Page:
The study concluded that:“The performance of both warm air dryers and jet air dryers was inferior to paper towels in all respects (drying efficiency, bacterial numbers on the hands, bacterial contamination of the air flow and surfaces of the devices, and transmission of bacteria in the washroom) with the one exception that the jet air dryer is equal in drying efficiency”. (European Tissue Symposium (ETS), A comparative study of different hand drying methods: paper towel, warm air dryer, jet air dryer University of Westminster 2008)..

This research is supported by many NHS Trusts, which specify that only paper towels should be used in clinical areas.
Similar research has been carried out more recently by TUV in Germany with broadly similar findings (Report No.3026520 – comparative study on hand drying with paper towels and high speed air flow hand driers, August 2011). The study looked in more detail at the real world operation of high speed air dryers and found issues with bacteria spread arising from the actual operation of these machines.

Let’s address another related common misconception – the problem of trees being felled to make paper towels. In reality, over 70% of the fibres used to make paper in the UK come from paper collected for recycling. The rest come mainly from virgin wood fibre from trees grown in sustainably managed and certified forests.

Finally, don’t forget that air dryers use electricity, the generation of which gives rise to CO2 emissions at power stations.

Busting the myths surrounding paper


Myth: The Paper Industry is old-fashioned

Fact: From interactive children’s books to paper batteries, anti-scan anti-copy technologies, even components of rockets and satellites, paper is constantly innovating. As an expression of everyday life, paper has to be versatile and ready to respond to changing needs.

Be it in new printing methods,intelligent packaging, scratch and sniff sensation books, or radio identification tags – paper delivers. All this is possible because of advanced technology.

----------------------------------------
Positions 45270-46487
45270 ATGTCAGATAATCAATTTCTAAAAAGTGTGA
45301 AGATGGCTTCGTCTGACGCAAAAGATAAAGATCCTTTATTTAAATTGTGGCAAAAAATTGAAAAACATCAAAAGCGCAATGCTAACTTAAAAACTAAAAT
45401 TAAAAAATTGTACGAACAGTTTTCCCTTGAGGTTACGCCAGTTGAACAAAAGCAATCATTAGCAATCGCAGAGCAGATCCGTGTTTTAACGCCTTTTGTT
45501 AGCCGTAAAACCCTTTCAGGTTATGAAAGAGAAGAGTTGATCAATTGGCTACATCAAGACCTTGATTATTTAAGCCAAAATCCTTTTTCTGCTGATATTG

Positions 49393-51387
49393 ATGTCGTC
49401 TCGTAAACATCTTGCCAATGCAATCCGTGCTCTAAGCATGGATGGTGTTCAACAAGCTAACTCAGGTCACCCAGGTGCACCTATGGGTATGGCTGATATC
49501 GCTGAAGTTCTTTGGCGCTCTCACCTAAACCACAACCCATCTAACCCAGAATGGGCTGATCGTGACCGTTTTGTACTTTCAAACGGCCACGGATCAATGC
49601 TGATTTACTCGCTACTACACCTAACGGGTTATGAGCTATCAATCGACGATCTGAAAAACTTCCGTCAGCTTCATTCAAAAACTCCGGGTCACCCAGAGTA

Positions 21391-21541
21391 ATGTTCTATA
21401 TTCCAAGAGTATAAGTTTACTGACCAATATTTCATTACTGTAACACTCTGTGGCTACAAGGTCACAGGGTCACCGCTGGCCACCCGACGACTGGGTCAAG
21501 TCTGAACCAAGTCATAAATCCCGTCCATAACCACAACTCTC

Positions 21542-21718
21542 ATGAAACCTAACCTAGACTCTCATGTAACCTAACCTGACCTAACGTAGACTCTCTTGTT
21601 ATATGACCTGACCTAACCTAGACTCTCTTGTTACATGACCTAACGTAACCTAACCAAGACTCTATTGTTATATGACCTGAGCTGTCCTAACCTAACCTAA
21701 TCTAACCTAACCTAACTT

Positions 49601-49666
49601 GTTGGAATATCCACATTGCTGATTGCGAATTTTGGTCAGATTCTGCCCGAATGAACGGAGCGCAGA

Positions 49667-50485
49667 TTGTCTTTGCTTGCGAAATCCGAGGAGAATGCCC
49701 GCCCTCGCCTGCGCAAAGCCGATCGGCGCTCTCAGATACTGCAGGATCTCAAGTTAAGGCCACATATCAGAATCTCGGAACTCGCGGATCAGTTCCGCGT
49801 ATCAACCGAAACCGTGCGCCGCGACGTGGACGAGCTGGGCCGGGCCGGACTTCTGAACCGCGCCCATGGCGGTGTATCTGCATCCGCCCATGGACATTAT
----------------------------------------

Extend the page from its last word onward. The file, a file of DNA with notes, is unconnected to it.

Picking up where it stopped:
The UK Paper Industry is highly efficient, modern, innovative and above all, clean. It is not, as some may believe, a “smoke-stack relic of the nineteenth century”. The UK Paper Industry continues to invest heavily, for example: a new modern newsprint machine producing 400,000 tonnes of newsprint a year (the largest capital investment in the industry for over a decade); £300m has been invested in developing a new state of the art containerboard machine making lightweight paper for the UK Corrugated Packaging Industry, and over £100m is being invested by a paper mill to eliminate fossil fuel carbon emissions. The industry continues to make further investments in plant, machinery and in product innovation.

Thanks to the industry’s significant investment in automation for greater efficiency and advanced colour printing techniques, corrugated packaging has been transformed from simple boxes for conveying goods, to attractive shelf ready packaging with eye-catching promotional graphics.

Paper production is totally computerised and automated, with hundreds of the latest generation sensors and scanners handling the control processes for different parameters. A typical modern papermaking machine costs up to £300m and will last for around 30 years. The machine can produce up to 500,000 tonnes of paper per year with speeds reaching 2,000 metres per minute. A modern production line is up to 200 meters long, occupies a space equivalent to two football pitches and has a papermaking machine containing more electronics than a Boeing 747! PaperOnline